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I usually fully agree with Shannon's strategy articles, and I mainly agree here too, but I'm playing Sajan through Curse as my first character in the revision (Runelords Sajan was also my very first PACG character, not counting Seoni in a Paizocon Swallowtail playtest with little white notecards), and I really can't recommend the play two blessings freely power feat as a first choice over hand size or even the increased versatility of damage resist (but especially hand size, since it's hard to even have 2 of 3 blessings available to use on the same fight in a hand of 5). Acrobatics weapons instead of unarmed can also get you pretty far unless you have very high density of boons from later parts (the shock kukri's reveal is nearly the equivalent of a part 4 unarmed recharge, or part 2 if you take the d10 power feat, but if you have a lot of strong part 1 harrow blessings, it might be hard to consistently draw boons of higher parts to recharge and it's much harder to do a series of combats or two combat enemy if you have to recharge each time).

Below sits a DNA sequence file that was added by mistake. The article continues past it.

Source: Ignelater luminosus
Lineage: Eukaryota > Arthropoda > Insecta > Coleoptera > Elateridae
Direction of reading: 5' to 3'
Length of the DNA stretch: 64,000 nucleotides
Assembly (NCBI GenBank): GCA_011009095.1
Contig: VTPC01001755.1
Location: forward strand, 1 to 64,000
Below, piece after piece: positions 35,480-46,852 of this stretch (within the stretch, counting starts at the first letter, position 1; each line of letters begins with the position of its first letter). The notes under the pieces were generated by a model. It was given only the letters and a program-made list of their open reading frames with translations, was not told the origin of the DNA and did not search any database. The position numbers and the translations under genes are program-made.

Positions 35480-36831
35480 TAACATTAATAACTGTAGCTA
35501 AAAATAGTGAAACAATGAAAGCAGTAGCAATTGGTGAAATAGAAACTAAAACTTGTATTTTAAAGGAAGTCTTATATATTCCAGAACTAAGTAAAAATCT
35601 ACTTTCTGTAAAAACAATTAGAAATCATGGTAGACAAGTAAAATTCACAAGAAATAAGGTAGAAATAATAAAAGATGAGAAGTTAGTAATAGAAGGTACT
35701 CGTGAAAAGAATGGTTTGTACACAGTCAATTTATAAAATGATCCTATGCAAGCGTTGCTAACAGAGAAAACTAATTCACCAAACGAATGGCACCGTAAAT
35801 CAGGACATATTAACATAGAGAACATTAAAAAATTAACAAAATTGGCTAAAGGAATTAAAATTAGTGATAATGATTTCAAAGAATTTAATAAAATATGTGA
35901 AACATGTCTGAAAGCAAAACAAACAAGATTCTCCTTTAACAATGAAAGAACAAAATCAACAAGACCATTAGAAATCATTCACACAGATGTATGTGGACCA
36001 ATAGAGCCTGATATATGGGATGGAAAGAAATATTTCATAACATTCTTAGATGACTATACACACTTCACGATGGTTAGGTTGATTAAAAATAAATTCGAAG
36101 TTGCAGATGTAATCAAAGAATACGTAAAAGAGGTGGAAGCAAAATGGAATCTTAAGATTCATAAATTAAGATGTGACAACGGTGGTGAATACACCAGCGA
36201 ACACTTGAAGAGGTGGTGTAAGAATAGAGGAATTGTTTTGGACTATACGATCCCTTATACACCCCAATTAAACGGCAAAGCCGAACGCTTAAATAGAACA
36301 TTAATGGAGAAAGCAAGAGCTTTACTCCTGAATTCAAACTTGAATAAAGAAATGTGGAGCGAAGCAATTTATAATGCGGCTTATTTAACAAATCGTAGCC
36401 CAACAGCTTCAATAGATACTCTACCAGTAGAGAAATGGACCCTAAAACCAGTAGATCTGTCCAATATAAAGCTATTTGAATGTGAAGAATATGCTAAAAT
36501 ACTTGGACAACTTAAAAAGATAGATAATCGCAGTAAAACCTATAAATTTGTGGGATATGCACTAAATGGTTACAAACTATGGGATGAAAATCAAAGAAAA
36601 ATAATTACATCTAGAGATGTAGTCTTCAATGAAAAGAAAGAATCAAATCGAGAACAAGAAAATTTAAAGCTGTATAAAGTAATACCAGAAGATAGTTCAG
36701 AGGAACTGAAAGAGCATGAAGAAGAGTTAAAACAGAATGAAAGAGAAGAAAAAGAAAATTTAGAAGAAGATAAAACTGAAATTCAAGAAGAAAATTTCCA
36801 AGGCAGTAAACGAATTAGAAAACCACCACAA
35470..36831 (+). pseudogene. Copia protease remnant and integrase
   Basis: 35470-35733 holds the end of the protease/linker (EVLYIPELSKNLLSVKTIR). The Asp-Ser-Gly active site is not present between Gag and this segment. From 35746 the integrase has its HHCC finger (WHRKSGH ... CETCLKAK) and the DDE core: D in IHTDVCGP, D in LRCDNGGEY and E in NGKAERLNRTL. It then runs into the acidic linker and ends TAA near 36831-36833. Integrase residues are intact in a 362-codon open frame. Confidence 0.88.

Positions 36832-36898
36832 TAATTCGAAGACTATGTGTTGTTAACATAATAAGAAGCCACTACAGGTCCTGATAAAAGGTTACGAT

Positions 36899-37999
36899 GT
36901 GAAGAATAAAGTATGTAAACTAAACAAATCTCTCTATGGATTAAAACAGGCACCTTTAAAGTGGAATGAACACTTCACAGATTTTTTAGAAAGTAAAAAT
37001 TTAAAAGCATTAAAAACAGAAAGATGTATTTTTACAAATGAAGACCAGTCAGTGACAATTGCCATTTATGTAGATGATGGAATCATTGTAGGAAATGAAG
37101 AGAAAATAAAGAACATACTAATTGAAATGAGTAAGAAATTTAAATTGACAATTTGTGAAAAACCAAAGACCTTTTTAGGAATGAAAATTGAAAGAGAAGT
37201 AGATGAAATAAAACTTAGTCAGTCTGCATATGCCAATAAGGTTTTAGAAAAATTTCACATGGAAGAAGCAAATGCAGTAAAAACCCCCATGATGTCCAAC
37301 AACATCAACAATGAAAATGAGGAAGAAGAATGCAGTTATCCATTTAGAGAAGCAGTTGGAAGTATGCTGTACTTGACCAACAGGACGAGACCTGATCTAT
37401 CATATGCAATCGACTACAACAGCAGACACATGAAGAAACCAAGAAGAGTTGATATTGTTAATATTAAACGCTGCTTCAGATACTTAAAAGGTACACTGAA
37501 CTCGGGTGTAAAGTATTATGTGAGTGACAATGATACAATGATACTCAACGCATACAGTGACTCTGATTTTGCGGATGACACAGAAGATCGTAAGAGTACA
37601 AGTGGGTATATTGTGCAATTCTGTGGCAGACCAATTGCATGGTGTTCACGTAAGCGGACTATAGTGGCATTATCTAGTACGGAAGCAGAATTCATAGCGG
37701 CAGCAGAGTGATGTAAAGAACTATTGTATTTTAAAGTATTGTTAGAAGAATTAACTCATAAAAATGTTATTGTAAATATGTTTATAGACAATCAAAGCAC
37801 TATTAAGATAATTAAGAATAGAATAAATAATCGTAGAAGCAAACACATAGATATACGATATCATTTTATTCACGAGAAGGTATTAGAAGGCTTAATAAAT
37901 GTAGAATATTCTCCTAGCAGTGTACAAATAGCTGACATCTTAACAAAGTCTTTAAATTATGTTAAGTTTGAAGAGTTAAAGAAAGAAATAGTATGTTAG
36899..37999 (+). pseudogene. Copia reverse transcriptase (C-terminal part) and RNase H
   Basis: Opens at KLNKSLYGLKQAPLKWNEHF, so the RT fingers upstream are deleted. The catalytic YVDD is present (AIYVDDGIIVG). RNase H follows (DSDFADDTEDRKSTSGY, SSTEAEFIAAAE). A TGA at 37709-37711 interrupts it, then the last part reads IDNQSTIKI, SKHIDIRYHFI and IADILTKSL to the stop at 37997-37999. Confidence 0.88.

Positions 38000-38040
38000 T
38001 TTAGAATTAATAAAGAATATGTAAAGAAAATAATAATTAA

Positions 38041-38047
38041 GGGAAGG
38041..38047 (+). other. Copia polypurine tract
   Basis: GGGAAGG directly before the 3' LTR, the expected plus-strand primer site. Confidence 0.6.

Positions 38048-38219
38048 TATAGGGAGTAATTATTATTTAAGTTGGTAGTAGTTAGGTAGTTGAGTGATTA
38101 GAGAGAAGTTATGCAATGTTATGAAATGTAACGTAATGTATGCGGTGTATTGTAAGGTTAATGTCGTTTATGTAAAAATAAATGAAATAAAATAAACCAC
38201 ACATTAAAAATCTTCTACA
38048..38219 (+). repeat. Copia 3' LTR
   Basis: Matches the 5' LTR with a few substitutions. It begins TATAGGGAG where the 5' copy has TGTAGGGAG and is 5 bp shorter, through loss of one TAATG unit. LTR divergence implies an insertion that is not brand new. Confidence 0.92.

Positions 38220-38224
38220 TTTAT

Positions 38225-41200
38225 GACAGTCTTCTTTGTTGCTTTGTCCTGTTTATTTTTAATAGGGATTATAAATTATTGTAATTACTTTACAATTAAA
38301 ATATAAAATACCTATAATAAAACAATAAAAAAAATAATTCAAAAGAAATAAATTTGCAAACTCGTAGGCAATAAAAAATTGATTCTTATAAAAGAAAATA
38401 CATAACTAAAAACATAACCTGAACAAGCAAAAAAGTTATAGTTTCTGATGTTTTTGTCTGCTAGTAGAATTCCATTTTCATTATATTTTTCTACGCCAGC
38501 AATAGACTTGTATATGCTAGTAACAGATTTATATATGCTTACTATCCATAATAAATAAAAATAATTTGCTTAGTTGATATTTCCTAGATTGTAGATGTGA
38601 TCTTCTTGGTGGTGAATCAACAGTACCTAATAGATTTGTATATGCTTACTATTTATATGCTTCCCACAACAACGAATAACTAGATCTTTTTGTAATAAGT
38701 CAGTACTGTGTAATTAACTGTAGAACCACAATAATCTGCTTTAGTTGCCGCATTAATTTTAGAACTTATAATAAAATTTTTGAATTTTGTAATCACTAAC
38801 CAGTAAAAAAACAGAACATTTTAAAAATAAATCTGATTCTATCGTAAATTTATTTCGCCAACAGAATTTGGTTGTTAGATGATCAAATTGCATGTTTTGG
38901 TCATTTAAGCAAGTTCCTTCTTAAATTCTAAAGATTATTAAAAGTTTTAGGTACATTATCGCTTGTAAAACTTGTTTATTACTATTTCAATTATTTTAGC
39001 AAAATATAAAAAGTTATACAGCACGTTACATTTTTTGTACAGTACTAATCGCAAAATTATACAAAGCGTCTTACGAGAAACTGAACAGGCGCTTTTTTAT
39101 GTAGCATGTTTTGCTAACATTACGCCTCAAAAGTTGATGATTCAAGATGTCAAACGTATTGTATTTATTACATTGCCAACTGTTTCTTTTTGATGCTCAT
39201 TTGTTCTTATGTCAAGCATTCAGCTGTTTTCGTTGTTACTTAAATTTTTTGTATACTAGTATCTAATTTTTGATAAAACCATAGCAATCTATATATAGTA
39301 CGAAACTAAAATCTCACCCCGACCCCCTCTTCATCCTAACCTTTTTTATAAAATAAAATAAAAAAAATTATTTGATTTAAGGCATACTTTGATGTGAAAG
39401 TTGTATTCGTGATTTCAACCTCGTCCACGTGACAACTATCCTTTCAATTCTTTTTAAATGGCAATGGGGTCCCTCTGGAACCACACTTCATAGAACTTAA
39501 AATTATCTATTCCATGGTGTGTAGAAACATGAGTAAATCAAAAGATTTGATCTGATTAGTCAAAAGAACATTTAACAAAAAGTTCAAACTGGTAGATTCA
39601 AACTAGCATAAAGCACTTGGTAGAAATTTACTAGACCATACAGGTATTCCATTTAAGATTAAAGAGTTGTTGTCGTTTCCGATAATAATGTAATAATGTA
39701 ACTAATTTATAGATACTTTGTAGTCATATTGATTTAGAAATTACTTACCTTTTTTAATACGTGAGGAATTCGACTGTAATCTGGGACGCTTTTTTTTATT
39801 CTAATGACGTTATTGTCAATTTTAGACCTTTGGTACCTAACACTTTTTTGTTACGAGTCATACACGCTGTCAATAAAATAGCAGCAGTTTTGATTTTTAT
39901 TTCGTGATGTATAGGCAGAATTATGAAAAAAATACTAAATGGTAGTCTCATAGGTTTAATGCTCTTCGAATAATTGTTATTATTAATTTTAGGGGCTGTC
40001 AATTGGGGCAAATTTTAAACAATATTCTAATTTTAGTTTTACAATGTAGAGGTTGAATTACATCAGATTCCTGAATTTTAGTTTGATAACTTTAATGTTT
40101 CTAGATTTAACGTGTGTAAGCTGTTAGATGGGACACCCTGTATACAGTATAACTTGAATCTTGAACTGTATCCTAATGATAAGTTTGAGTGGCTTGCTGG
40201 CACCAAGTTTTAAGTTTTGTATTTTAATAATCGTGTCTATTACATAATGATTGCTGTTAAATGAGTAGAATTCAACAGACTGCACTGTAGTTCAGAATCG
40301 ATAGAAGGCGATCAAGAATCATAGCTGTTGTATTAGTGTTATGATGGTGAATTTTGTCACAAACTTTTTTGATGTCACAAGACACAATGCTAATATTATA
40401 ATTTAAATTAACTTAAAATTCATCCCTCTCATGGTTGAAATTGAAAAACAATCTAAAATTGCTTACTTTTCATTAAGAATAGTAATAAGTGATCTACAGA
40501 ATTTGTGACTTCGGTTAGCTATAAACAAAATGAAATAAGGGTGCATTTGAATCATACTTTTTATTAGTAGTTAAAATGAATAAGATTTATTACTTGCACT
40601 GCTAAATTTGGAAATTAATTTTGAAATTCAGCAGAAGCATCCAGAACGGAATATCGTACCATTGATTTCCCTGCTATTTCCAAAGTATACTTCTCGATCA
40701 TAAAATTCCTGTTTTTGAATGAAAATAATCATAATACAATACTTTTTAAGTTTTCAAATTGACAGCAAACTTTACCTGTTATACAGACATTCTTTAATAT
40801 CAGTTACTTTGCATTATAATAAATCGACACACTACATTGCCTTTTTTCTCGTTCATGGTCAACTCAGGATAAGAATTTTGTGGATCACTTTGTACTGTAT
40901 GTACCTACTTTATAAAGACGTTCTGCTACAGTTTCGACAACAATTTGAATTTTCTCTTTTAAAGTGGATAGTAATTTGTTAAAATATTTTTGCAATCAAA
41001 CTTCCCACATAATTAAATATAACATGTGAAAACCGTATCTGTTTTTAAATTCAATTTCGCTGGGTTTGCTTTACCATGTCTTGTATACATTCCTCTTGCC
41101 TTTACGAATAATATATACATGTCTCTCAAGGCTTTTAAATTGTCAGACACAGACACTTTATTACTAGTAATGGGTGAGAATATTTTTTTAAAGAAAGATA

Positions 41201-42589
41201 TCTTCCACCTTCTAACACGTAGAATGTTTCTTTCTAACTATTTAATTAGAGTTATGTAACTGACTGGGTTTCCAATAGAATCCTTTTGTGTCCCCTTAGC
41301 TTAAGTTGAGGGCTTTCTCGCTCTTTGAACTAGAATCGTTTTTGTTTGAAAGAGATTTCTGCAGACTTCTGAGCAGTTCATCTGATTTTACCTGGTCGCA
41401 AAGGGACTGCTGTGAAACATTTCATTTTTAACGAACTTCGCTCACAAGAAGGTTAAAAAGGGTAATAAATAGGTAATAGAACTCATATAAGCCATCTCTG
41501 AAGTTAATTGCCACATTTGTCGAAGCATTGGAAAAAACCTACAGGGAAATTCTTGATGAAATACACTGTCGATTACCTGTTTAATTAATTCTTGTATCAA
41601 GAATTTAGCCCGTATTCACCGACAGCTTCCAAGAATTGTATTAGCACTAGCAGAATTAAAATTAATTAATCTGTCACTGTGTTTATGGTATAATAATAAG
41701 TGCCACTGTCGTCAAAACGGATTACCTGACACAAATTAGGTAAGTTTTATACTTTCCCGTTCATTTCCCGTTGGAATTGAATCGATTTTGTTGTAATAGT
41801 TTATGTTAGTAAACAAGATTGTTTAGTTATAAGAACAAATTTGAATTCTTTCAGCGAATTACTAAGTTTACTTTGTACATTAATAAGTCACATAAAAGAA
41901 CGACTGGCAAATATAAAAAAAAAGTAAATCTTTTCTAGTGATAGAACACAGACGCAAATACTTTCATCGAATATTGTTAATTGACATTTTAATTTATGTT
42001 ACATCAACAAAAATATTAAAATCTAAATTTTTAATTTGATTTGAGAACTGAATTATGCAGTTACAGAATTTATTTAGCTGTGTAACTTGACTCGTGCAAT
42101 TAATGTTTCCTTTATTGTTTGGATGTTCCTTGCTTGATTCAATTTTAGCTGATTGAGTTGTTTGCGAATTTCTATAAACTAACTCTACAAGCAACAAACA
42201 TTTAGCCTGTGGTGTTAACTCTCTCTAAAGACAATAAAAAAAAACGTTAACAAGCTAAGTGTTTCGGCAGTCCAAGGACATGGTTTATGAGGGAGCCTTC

Sajan is clearly a very versatile character that allows for an incredible variety of different strategies. Shannon's tips from the article can build a Sajan who has to keep blessings for himself and might only be able to fight once per turn but is definitely going to win that fight (and would definitely be better able to gain Respect in Curse Part 4 than I can with my Sajan). I prefer to have a variety of blessings that can also help allies in a pinch and explore as much as possible; our Paizo group always seems to be closer to running out of turns than previous sets, and I've not yet come across something that would have required three blessings to fight it. Admittedly, I'm late in Part 4 right now; I may find out in Part 5 or 6 that I fall behind in combat without the d10 unarmed or the second free blessing. If people are interested I can update you guys later if anything changes!